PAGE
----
THE RISING EAST
Terrorists' link to piracy threatens Asian shipping
|||Map (opens in new window): Piracy and armed robbery in Southeast Asia|
By Richard Halloran
While the war in Iraq is winding down and the potential war in North Korea is ratcheting up, there has been an expanding but almost unnoticed war with piracy in the South China Sea. At the moment, the pirates seem to be winning.
Moreover, governments around the Pacific are holding their collective breath for fear that Southeast Asian terrorists, especially those in Indonesia, will join the pirates to throw a giant block into the middle of Asian trade.
More shipping goes through the South China Sea annually than through the Suez and Panama Canals combined.
The International Maritime Bureau, which surveys the shipping trade from its base in London, said in a recent report that the terrorist attack on the French supertanker Limburg in the waters off Yemen last October showed that "maritime terrorism had become a reality."
U.S. military officials in the Pacific said their intelligence services are watching for a connection between terrorists and pirates.
"We get a whiff of it every now and then," said one official. The maritime bureau in London has reported a connection between organized crime and piracy.
Recently, the maritime bureau said:
- Four pirates armed with long knives and riding in a speedboat boarded an unarmed container ship in Indonesian waters, tied up the master, the duty officer, and a crewman, and stole cash from the safe in the master's cabin.
- Pirates boarded a refrigerated cargo ship at anchor at Bandar Busherh, Iran, and broke open the storeroom and generator room with oxyacetylene torches to steal ship's stores.
- Hijackings of entire vessels rose to 25 last year from 16 the year before. Some had their marking repainted and superstructure altered to conceal their identities as they went back to sea. A few were recovered.
Not every pirate assault has been successful. In the Straits of Malacca, six pirates in a speedboat tried to board a tanker but were driven off with high-powered fire hoses. In another episode, six pirates tried to board a liquified petroleum gas carrier. The crew switched on flood lights and blasted away with fire hoses to repel the pirates.
Much of this has been commonplace thievery, so far. The fear is that terrorists will scuttle large ships in one or more of the three narrow straits Malacca, Sunda, and Lombok along the southern edge of the South China Sea to cause ecological disasters and force ships to sail much longer and more costly distances between East and South Asia.
Sam Bateman, a retired commodore in the Royal Australian Navy, says that targets for terrorists could include warships, cruise liners, tankers, and other carriers. He adds port facilities, offshore oil and gas rigs, energy pipelines, and undersea cables.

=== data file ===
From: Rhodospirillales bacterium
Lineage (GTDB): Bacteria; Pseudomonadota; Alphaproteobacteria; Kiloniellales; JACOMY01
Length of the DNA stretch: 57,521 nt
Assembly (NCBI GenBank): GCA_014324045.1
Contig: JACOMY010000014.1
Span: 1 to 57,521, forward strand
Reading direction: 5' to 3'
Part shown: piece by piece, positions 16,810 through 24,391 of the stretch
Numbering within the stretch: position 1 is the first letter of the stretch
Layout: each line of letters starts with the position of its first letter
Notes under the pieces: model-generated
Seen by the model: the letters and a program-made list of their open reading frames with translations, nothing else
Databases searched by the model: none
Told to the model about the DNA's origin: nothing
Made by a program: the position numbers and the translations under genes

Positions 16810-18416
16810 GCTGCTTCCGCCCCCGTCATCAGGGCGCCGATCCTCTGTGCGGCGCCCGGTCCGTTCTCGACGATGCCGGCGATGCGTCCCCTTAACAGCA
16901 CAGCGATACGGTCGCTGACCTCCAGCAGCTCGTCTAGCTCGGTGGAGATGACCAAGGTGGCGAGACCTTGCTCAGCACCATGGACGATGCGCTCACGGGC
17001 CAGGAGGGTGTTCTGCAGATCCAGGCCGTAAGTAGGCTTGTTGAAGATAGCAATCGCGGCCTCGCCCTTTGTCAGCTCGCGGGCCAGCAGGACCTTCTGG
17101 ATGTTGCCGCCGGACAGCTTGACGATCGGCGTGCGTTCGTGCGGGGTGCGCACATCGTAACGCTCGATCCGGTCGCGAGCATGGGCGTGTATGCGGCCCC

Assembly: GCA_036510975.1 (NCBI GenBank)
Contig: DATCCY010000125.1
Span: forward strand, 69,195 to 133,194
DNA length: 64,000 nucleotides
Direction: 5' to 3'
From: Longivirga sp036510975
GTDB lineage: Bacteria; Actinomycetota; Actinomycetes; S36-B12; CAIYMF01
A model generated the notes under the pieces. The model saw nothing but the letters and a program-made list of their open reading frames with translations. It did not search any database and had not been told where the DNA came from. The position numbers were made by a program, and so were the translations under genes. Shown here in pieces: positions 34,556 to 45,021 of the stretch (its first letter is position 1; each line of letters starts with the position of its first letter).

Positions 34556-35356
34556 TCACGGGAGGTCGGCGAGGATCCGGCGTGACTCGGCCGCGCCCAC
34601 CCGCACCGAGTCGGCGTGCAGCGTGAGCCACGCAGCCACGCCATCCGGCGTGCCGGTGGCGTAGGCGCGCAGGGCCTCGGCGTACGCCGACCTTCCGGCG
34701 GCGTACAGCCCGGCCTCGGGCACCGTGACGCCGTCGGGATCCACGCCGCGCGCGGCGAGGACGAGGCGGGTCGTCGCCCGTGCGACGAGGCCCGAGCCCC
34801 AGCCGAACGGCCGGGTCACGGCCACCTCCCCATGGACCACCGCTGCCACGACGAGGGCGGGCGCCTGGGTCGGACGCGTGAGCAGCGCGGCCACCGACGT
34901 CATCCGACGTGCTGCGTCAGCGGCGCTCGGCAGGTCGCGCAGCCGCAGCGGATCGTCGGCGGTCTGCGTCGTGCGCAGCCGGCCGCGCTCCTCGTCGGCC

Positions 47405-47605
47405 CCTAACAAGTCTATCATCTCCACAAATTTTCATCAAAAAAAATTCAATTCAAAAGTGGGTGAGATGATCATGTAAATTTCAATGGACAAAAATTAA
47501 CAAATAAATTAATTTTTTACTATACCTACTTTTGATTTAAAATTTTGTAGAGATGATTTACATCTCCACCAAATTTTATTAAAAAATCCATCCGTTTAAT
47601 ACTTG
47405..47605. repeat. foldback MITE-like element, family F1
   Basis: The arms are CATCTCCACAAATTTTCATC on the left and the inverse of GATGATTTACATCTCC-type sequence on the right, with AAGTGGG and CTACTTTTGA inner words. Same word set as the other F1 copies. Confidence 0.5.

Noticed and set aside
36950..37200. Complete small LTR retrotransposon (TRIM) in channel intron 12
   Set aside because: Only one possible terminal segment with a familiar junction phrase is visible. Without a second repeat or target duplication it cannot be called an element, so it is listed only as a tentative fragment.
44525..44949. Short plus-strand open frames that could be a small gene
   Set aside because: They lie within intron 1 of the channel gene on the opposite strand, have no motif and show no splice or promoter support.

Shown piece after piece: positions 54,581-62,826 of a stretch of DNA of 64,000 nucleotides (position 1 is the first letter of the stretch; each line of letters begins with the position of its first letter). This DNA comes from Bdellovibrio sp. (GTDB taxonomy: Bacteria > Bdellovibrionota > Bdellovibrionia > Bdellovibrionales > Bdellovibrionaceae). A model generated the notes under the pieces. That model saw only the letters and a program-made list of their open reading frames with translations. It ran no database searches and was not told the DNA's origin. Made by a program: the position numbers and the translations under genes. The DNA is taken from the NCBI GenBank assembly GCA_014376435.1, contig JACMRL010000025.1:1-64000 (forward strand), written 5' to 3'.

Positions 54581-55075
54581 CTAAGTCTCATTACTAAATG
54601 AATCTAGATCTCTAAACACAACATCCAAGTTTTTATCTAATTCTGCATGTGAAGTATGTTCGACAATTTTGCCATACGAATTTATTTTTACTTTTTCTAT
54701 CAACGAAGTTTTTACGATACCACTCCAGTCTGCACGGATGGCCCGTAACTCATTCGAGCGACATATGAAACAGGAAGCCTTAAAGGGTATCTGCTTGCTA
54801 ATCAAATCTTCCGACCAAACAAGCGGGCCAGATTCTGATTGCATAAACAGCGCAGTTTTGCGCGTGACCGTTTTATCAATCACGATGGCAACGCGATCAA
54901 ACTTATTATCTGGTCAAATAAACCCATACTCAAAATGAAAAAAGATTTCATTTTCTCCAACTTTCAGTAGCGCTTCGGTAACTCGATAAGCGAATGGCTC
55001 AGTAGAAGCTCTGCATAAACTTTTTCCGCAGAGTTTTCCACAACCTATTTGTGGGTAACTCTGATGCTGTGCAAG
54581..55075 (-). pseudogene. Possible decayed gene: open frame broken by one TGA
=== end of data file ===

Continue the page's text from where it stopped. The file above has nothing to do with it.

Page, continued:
Over the past 10 years, worldwide piracy has trebled, from 106 instances in 1992 to 370 last year. They peaked in 2000 at 469. Today, the maritime bureau reports, there are fewer attempts at piracy but more successes. Indonesia alone accounted for 103 episodes, the rest of Asia for 115.
Reasons for piracy: Economic hardship, especially after the Asian financial crisis of 1997, has made crime, including piracy, more appealing. Incompetent or uncaring governments have neglected law enforcement. Political turbulence, notably in Indonesia, has drained the resources and energy of the regime in Jakarta.
A lack of cooperation among the nations along the littoral of the South China Sea has hampered anti-pirate operations. The maritime police of one nation cannot pursue pirates into the territorial waters of another nation. The Association of Southeast Asian Nations, or ASEAN, has shrugged its shoulders.
Bateman also points to a lack of enough trained maritime police, inadequate boats and equipment, and inexperience with complicated concepts of law enforcement such as the doctrine of hot pursuit. The absence of agreed maritime boundaries, particularly in East Asia, is another drawback, he says.
The connivance of one or more governments with the pirates has consistently been rumored but proof has been hard to come by.
An exception has been Malaysia, whose authorities the maritime bureau credits for "maintaining vigilant and constant patrols in the straits." The number of attacks has dropped to 16 in 2002 from 75 in 2000 in the Straits of Malacca, at the western end of the South China Sea.
Bateman has called for establishing or giving more muscle to Southeast Asian coast guards to combat piracy, drug smuggling, illicit arms shipments, and human smuggling, which he argues "are now as much a part of national security as is defense against military threats."
Richard Halloran is a former New York Times correspondent in Asia and Washington. Reach him at firstname.lastname@example.org.